Best in Show

I don’t particularly like dogs, at least not as a species. Some of them are perfectly lovely creatures I’m happy to share space with on an as-needed basis; others are sources of anything ranging from annoyance to terror.

So it wasn’t the dogs that got me into the Westminster Dog Show the other day, not exactly. I was on the treadmill at the gym, which is where I watch things I normally wouldn’t, like the news, or CSI, or the Westminster Dog Show. It was basically the only thing on that had nothing to do with Rick Santorum (shudder!) or sports (men throwing things at other things, why do I care?), so the kennel club it was.

I wound up enjoying it from a sort of removed, absurdist standpoint, made all the easier by the fact that I was watching the toy dog competition. I know next to nothing about dogs, and certainly know even less about toy dogs.

For those of you who are as clueless about dogs as I was a mere eight hours ago: Toy dogs aren’t actually toys, they’re live, just very very small.
Most looked like extravagant motorized dust ruffles to me. But of course, it’s not the dust ruffles that intrigue me; it’s the handlers behind them.

Showing animals is peculiar, sartorially speaking: You have to be dressed spiffily enough to pay proper homage to the event (teenagers showing sows at 4-H shows will put on their best cowboy boots), but comfortably enough to run, jump, chase, and otherwise wrangle potentially unpredictable creatures. You don’t dress to complement yourself; you’re dressing to complement your charge: “I never want to blend in with my dog,” says a handler in this article, which also advises dressing to distract from dogs’ flaws if necessary—the canine equivalent of wearing vertical stripes, I suppose?

In some ways it’s no different than the boardroom, if, in the boardroom, one were expected to frequently bend over and kneel, and to have liver in one’s pocket to keep a senior executive in line. The result is that the conservative look required can easily devolve into frumpiness—a fact not escaped by the Facebook group Dog Show Fashion Police, which has more than 17,000 “likes.” Shoes in particular stood out to me: Not a single woman handler was wearing heels. There may be a regulation about this, actually, in order to protect the flooring (does anyone know?). You mostly only see handlers from the knee down, and it’s rare to see images of women’s legs without them ending in either sky-high stilettos or a perfectly pedicured toe. Nothing like that here—just one pair of legs after another, revealed so matter-of-factly as to make us barely register them as women’s legs, de-eroticized as they were.

Reading the close-captioned narration onscreen cracked me up at first, these traits the announcers were attributing to dogs—docility, hospitality, even luxury-loving, all with a distinct emphasis on their impeccable breeding and their place in the social order of onceuponatime. (They didn’t need to spell out the connection of dog breeding to modern-day class systems; that part was clear.) But as I watched pair after pair of flats-clad human legs scurry alongside these moving dust ruffles, it struck me what a role reversal dogs shows are for female handlers. Here you have women displaying something to be judged on its looks, genetics, and breeding, and it is not her. She holds the dog out as an offering; we look at the floor-length hair of the Pekingese, the bouffant (hairdo?) of the shih tzu, the perfectly manicured puffs of the toy poodle, and we literally judge the animal based solely on how it appears to us. The words used to describe the dogs—affable, trusting, companionable, lively—also happen to read as a checklist of traits for the ideal woman. The dog receives the burden of absorbing the attitudes we normally direct toward women, leaving the handler oddly free to trot alongside her charge. For once, she is neither being judged nor judging. For once, she is an active participant without being looked at, and without the wallflower’s shame; she must be a wallflower in order to let the canine star shine.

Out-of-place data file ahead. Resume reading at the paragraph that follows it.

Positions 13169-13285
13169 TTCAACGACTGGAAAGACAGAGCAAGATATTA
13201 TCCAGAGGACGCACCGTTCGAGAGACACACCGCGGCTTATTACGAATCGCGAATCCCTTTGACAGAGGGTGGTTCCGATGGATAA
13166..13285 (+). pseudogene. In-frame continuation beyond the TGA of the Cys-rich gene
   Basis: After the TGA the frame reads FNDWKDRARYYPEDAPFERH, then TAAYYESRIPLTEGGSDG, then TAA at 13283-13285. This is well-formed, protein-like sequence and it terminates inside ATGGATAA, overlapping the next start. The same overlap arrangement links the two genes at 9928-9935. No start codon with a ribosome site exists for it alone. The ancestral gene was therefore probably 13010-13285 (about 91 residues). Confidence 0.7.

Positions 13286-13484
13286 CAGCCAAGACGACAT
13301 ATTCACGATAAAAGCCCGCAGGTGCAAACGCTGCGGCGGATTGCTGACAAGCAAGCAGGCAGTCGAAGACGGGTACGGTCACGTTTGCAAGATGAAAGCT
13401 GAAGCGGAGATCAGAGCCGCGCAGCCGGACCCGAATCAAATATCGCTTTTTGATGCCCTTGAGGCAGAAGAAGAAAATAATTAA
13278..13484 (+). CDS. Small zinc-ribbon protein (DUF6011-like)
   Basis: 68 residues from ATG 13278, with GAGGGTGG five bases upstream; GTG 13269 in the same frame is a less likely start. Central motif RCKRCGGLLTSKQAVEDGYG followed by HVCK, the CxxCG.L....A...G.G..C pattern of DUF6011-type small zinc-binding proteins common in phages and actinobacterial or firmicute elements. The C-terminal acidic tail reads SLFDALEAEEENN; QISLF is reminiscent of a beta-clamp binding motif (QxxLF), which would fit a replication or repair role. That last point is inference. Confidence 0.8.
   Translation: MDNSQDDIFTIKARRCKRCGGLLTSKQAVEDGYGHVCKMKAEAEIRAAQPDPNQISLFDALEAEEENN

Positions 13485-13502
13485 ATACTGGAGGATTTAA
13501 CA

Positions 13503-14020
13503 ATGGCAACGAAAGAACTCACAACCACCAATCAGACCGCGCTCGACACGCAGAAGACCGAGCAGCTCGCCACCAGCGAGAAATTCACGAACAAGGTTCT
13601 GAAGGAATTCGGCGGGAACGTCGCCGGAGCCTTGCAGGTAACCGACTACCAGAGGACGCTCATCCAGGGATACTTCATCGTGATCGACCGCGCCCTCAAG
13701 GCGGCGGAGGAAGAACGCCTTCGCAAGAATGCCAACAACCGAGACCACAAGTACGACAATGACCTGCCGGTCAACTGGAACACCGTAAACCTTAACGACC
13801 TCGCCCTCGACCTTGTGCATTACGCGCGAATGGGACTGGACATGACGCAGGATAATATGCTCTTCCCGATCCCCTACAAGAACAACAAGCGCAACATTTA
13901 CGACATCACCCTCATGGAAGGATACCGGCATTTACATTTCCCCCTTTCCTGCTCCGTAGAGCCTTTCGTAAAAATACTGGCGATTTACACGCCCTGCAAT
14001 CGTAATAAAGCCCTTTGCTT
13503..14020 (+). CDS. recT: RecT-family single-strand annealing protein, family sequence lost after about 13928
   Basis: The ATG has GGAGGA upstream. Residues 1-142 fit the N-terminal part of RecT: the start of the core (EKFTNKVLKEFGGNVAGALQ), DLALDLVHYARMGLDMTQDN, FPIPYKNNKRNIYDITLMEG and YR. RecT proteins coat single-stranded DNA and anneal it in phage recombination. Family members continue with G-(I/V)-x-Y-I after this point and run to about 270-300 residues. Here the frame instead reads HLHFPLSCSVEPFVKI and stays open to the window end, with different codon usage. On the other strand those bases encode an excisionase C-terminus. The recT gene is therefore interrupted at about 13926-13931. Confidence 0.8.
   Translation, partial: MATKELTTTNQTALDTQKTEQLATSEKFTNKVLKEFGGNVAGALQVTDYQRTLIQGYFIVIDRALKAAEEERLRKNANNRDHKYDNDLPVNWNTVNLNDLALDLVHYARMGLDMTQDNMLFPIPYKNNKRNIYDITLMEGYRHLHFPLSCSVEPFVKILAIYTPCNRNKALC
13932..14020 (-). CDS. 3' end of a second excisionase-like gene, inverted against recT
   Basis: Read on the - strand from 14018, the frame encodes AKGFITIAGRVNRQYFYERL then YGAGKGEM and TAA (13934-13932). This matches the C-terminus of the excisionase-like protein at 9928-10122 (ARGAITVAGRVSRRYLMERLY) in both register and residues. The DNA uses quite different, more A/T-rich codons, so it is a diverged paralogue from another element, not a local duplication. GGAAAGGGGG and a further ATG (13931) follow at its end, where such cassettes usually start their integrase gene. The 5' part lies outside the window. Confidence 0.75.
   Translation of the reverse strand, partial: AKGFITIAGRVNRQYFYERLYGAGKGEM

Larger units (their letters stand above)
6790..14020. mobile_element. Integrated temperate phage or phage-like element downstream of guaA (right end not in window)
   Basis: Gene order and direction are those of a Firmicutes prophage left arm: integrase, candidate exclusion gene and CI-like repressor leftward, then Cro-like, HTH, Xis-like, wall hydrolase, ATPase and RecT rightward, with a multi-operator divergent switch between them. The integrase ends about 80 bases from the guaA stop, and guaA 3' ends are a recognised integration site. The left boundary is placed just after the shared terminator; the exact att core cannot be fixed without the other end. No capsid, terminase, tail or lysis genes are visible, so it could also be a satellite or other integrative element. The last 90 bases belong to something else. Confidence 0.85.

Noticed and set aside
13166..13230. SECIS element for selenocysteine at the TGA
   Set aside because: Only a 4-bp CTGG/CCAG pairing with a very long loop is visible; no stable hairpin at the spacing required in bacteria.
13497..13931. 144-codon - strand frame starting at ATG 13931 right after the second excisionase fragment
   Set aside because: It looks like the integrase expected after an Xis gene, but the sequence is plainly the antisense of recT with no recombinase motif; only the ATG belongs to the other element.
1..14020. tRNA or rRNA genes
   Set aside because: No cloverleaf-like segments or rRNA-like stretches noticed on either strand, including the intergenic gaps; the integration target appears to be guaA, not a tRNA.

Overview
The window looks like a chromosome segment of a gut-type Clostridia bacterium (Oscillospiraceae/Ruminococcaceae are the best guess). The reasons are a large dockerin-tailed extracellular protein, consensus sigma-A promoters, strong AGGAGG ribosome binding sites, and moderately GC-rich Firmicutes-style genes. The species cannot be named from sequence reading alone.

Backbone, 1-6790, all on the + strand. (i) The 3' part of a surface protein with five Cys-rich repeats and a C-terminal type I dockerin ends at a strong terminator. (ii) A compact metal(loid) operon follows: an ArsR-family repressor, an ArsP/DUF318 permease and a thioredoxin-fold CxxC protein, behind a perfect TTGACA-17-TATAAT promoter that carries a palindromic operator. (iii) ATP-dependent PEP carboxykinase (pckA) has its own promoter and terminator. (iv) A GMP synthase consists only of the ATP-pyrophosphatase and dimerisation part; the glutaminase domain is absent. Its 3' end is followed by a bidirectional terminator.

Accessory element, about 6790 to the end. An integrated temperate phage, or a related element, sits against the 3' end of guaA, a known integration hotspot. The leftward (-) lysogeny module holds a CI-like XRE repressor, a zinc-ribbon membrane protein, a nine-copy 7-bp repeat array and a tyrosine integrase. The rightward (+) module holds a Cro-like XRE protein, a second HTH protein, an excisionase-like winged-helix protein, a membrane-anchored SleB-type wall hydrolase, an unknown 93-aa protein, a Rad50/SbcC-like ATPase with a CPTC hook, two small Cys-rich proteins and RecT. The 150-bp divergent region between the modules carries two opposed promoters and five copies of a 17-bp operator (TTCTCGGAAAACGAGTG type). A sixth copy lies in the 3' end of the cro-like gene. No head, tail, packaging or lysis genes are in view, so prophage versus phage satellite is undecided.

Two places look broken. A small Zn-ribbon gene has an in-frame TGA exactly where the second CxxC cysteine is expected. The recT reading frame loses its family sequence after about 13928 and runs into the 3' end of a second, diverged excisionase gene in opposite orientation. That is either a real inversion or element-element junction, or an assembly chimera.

I’m afraid this reads a bit like parody, the idea of the Westminster Kennel Club as fertile ground for an act of feminist visibility, and I admit it’s a little ridiculous. (Though if there’s a strain of radical feminist dog handlers out there reading this, please do let me know.) But when the narrators are saying things that we so blatantly reserve for women, how could my thoughts not wander in that direction? At one point an announcer unblinkingly proclaimed about a certain breed, “It’s not just hair and glitz—they’re actually really pretty.” Even dogs are being judged as either glamorous or “natural” beauties; as leaning on the artifice of hair and glitz or being genetically gifted enough to be “really pretty.” And given that women are compared to so many animals anyway—we’re kittenish, or have birdlike appetites; we’re foxy little vixens, unless we’re heifers or, well, dogs—suddenly it doesn’t seem terrifically far-fetched to wonder if there’s a bit of relief in establishing oneself as the mistress of another who is definitively there to be judged. Dogs may be man’s best friend, but perhaps they’re also woman’s best diversion.